But if I want to hold on to the memories it is time to begin - and begin with Thursday, Sept. 3, 2015 at 12:45 - at the airport in Richmond - Gate B2 - ready to fly to Cluj and Turda and P and LD. We are way early because it is I, Bess the Early.

Which is good since it took us 45 minutes to check in. At the security check I didn't have my drivers license. I had figured with a passport, what other I.D. did I need? But! I hadn't signed the passport.

"I'm not supposed to let you in if you haven't signed it." the check in lady told me, but she also handed me a pen. My first adventure. BD did have his drivers license but he also had notice to sign that passport and time to do it, too.

Once on the airplane we had a 40 minute wait on the runway, leaving us a scant 16 minutes to get to the connecting flight in Newark - and so began one of the few periods of anxiety on the trip. I kept feeling that if I could only get to Munich I'd be okay no matter what other delays happened. But cross that Ocean I really needed to do. Happily, on the whole trip, whenever a plane was delayed, the connecting flight was held up a bit too, so we made every connection with ease and even our longest wait was only about an hour or so on the last leg. I managed to sketch a bit in the airports on the way over but that was the end of my sketching - the rest of this trip was so packed full of sensations and visions and people and experiences I couldn't have settled down to sketch anything if I'd had to. Instead, I took over 1,000 photographs - some of them gratuitous, some mediocre but many of them quite good.

The flight to Newark was made thrilling for me by early views of home - from thousands of feet up - we saw the Pamunkey, the Mattaponi, the Rappahannock - LD even viewed Lowery's Pt!!! My own excitement was so vivid that the girl across the aisle from me thanked me, saying that her dread of flying was eased by my joy. We arrived in Newark at 4:50 with enough time to dash from the shuttle bus to the terminal and then speed walk to gate A30 - maybe a quarter of a mile. We got in line for group 3 and discovered we didn't have to check our rolling carryon.

As we stood in line, who should walk up but cousin JW! I felt a lot better to be with someone with a phone and I didn't even care about timetables or connections any more. At that point I was ready to give it all up to enjoyment. Even if I did have the anxiety munchies and nibbled all the time. LD  is just the opposite. He had no appetite the whole day.

At 6:06 we took off. I like flying. Even its discomforts - tight seats, noisy engines - can't dim the excitement and playful feeling I get when I'm soaring high over the ground. Once in the air, with the lights of Manhattan behind us, I suddenly thought of Mama. I haven't spoken about this to anyone, but the wedding is on the day Mama died. I haven't spoken because people might think this is a sad thing. But, like sharing her funeral with my birthday, I like having Mama along - and on this flight I really felt like she was right there with me. I even sensed that Daddy was nearby, smiling.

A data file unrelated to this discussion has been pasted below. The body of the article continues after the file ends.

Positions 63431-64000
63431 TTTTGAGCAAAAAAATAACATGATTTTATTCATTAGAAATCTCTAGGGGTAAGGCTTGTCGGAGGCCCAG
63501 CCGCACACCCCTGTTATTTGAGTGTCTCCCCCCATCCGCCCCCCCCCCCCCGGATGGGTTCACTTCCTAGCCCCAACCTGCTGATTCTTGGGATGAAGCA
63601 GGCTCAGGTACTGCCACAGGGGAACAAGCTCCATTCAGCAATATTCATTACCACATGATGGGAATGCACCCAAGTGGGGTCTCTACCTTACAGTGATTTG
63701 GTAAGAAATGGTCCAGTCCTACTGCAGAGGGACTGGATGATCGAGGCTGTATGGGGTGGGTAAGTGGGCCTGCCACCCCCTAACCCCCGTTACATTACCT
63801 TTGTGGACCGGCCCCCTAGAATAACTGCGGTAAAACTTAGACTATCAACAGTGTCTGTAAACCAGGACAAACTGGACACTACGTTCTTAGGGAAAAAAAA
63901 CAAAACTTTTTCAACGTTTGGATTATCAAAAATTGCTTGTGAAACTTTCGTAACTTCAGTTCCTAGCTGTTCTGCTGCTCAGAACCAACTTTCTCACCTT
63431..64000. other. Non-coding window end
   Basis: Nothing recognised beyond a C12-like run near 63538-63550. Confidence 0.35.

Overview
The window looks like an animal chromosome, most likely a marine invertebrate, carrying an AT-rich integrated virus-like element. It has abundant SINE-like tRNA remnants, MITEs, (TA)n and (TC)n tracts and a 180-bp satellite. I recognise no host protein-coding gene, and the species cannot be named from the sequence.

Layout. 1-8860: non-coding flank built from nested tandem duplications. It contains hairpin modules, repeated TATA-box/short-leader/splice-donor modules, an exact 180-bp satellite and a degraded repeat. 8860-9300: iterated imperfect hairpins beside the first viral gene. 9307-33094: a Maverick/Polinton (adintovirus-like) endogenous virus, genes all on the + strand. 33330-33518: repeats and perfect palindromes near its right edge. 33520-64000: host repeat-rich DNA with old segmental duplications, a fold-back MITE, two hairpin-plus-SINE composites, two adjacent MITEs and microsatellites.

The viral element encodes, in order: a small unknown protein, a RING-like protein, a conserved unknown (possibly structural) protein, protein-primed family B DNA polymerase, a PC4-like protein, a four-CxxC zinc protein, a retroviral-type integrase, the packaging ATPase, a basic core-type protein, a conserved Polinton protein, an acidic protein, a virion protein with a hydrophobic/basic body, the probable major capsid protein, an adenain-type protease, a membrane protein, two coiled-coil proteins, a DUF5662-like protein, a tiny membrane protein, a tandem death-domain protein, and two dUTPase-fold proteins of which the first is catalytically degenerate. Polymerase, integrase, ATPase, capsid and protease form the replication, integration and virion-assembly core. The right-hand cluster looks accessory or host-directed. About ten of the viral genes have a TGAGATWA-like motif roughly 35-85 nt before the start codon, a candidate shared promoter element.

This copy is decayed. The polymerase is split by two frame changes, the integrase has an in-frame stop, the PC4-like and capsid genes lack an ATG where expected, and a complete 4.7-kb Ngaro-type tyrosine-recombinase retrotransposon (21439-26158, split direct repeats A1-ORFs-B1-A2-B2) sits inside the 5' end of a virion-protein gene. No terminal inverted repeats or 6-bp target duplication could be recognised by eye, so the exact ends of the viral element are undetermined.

By 3:15 we were taxiing down the runway in Munich. I couldn't believe I stayed awake the whole time. I took a walk around the airport and when I got back to the guys and the luggage, there was B! All 4 of us together, flying to Cluj and LD and P and Romania!!

We made our way to the check-in, which was amazingly easy - all the luggage got here too - our red duffel and B's massive hard case - a found object he'd had for 25 years and was only now using. As we waited for our bags, the sliding doors from baggage claim to the waiting area would part and we saw 4 pair of arms waving excitedly. This happened several times but at last we picked up our bags and bundled through the doors to so much hugging you never saw so much hugging. R is gregarious and strong, a warm and manly man. M is very tiny and quiet and way prettier than she photographs. She is a little less chatty but certainly not withdrawn. She's full of smiles. and of course - there are P and LD to hug and hug and hug.

We tried to get cash at the ATM machines but neither B's nor our cards worked. No duh - we'd forgotten to tell our banks that we were abroad. so we piled into cars and drove to Turda - LD driving B and J, P driving BD  and me, and M & R straight home to prepare a welcome dinner for us tonight.

The hills tumbled and rolled and spilled all over the landscape. From the air these mountains seemed dry and bare with few trees but of course, with plenty of livestock. Sheep flocks all about and some horses. Corn - Indian corn - was still more green than brown. There were some large fields but also plenty of strip farms - like medieval farms radiating away from a cluster of houses. Between Cluj and Turda, a distance of about 30 miles, we drove through 2 villages!

The houses huddle and snuggle close together - stucco mostly, with tile roofs. Old style houses have pitched roofs. Other newer ones look very 1960's square - Paula says this is the best of 1980's architecture, before communism fell.

The day just piled up with events. Checking into the Vila Adriano I was surprised to see my first seersucker sheets - in fact, there was only a bottom sheet and a duvet cover - in a bright orange seersucker print. Of all the hotels we stayed in, this one had the most comfortable bed for me - though all of them were nice. The couple who run the hotel also run a sofa store in the same building (as well as live in the downstairs apartment) so I'm not surprised the beds were nice. They have a little boy who was All Boy - playing with swords and a battery operated car and always looking with twinkling curiosity at us.